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Changes to Alberta’s Occupational Health and Safety Code
Workwise Newsletter

Changes to Alberta’s Occupational Health and Safety Code come into effect March 31, 2023. Employers need to be mindful of how these changes affect their organization and assess whether practices need to be changed or implemented to ensure compliance.

The Alberta Government is enacting changes to the Occupational Health and Safety Code (“OHS Code”), discussed below, to make it more accessible and easier to understand. This is the first time the OHS Code will be significantly updated since 2009. The changes invoke best practices, modern strategies and technologies and better align with other Canadian jurisdictions. While the changes being implemented focus on the eight parts of the OHS Code that required the most immediate updating, a three-year review plan is underway to decide which additional areas will be examined next to ensure that the OHS Code is kept current.

First Aid – Part 11

First-aid training providers will be required to update course names to align with the CSA National Standard. This is meant to harmonize workplace first aid requirements with the rest of Canada and provide flexibility with implementation. Valid first aiders under the previous rules only have to recertify once their current certificate expires, so there is not an immediate retraining requirement.

In addition, first-aid kits will be required to meet CSA Standard Z1220-17. Some contractors may require additional items in order for kits to meet the new standards, so employers must check the specifics of the new rules, so their worksites remain compliant once the changes take effect.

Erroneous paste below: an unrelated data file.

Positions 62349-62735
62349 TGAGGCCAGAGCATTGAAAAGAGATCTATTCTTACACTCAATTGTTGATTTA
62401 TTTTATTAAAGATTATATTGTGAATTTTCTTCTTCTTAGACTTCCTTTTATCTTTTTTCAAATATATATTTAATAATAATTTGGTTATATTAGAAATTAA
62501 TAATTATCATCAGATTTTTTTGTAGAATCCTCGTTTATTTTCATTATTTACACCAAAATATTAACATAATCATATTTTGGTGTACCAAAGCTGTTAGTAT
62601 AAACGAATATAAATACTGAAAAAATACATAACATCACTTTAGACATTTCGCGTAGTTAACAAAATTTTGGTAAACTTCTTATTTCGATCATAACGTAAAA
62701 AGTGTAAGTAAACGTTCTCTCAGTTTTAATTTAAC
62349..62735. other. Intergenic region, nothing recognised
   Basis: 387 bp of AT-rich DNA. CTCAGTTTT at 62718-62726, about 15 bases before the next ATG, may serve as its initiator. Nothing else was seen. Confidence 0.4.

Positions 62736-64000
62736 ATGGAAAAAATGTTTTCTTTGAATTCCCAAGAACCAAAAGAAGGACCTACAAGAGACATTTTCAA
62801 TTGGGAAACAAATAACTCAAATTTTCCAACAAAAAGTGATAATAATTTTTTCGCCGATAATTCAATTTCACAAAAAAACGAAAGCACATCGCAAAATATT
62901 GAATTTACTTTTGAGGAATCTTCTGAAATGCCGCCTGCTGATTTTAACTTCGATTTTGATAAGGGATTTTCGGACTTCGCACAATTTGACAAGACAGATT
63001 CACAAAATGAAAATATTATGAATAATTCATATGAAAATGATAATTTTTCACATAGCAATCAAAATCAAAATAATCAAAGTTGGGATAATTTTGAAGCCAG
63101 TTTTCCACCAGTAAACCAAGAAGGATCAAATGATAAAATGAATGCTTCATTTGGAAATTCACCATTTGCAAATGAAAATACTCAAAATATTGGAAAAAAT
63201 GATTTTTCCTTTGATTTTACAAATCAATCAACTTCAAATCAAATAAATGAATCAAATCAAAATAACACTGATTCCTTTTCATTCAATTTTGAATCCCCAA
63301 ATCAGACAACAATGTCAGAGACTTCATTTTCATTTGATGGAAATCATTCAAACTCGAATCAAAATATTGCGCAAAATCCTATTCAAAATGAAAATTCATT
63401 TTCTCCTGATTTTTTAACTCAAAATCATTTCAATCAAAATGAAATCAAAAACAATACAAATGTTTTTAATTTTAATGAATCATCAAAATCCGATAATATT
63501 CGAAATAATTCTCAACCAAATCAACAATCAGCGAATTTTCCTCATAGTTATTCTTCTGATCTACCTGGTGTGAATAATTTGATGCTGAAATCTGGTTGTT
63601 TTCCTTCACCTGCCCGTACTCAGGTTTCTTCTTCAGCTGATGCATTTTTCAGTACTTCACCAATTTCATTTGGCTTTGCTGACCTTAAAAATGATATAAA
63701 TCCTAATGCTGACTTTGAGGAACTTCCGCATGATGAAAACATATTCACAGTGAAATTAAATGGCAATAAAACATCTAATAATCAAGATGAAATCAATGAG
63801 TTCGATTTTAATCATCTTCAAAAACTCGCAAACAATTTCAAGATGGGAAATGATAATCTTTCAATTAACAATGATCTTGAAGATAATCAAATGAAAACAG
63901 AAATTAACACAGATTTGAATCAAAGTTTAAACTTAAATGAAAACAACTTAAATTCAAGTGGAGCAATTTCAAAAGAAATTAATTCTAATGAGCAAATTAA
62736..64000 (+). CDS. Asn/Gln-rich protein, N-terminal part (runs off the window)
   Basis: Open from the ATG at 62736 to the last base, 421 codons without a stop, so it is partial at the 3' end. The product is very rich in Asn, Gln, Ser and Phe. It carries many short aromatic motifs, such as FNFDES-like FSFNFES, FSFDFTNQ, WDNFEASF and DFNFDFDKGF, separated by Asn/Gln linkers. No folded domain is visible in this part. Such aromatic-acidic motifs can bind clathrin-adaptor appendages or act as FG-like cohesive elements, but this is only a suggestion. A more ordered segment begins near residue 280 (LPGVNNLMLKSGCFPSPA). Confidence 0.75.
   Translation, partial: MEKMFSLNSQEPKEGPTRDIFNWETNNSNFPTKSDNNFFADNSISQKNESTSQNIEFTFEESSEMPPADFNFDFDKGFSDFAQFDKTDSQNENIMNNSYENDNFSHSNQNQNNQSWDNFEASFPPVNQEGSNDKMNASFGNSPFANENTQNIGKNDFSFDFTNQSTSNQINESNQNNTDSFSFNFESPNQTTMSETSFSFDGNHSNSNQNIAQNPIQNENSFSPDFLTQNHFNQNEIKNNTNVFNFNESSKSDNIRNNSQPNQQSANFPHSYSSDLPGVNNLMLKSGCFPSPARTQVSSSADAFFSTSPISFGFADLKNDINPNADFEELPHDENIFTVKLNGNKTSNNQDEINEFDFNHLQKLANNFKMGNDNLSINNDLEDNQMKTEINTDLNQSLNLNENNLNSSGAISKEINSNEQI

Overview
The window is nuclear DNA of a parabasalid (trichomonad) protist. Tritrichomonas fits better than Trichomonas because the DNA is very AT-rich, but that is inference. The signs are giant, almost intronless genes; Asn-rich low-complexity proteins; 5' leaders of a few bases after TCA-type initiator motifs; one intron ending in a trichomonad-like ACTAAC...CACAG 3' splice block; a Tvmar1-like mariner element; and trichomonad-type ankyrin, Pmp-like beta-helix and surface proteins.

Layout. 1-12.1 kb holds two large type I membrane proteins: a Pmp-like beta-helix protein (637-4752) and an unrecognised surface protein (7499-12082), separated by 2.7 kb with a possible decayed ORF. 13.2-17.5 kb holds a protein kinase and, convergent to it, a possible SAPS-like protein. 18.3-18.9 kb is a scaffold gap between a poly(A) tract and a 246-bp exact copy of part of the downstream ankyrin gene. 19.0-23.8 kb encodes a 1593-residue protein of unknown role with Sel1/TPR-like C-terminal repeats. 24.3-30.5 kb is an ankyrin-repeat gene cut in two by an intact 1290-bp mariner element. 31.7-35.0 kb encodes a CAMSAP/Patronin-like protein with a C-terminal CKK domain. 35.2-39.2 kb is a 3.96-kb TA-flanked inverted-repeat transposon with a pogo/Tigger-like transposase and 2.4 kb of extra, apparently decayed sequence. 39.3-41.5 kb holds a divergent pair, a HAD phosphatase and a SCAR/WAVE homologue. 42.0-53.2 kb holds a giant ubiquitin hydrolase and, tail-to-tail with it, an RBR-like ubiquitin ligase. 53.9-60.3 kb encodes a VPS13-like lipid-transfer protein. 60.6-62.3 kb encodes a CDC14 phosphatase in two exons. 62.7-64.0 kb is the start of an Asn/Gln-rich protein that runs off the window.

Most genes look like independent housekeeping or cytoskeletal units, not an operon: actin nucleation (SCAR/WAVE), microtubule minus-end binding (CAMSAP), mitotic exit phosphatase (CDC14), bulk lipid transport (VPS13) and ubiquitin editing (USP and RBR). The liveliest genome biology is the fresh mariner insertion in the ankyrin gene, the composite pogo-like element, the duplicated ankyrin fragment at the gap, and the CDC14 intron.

Managing Control of Hazardous Energy – Part 15

The key changes clarify work site party responsibilities to align with the OHS Act, streamlining the wording and removing duplication in requirements. This includes flexibility in cases where the equipment may need to remain in operation but can be made safe without turning it off. This will allow workers to continue to perform work on a machine while it is operating as long as the machine has been “otherwise made safe.”

Noise Exposure – Part 16

The threshold for conducting a noise exposure assessment is being reduced from 85 decibels to 82 decibels to ensure noise is assessed before the occupational exposure limit is exceeded. Once the changes take effect, the noise exposure assessment will be required to be conducted in accordance with the updated CSA Standard Z107.56-18. There will also be a requirement to ensure workers are fit-tested for the hearing protection devices they use and wear.

Overhead Power Lines and Electrical Utility Workers – Parts 17 and 40

The requirement for employers to notify an overhead power line’s owner before work is done or equipment is operated near it remains unchanged. However, the revised wording now clarifies that employers must notify the applicable “electric utility, rural electrification association, or industrial power producer.” The previous wording did not reflect the fact that not all power lines are owned by electrical utilities.

The revised wording specifies that in addition to the employer, workers are also responsible for maintaining a safe limit of approach distances listed in Schedule 4 of the OHS Code when working near an overhead power line. This change was made in alignment with the OHS Act’s stipulation that workers must take reasonable care to protect their health and safety.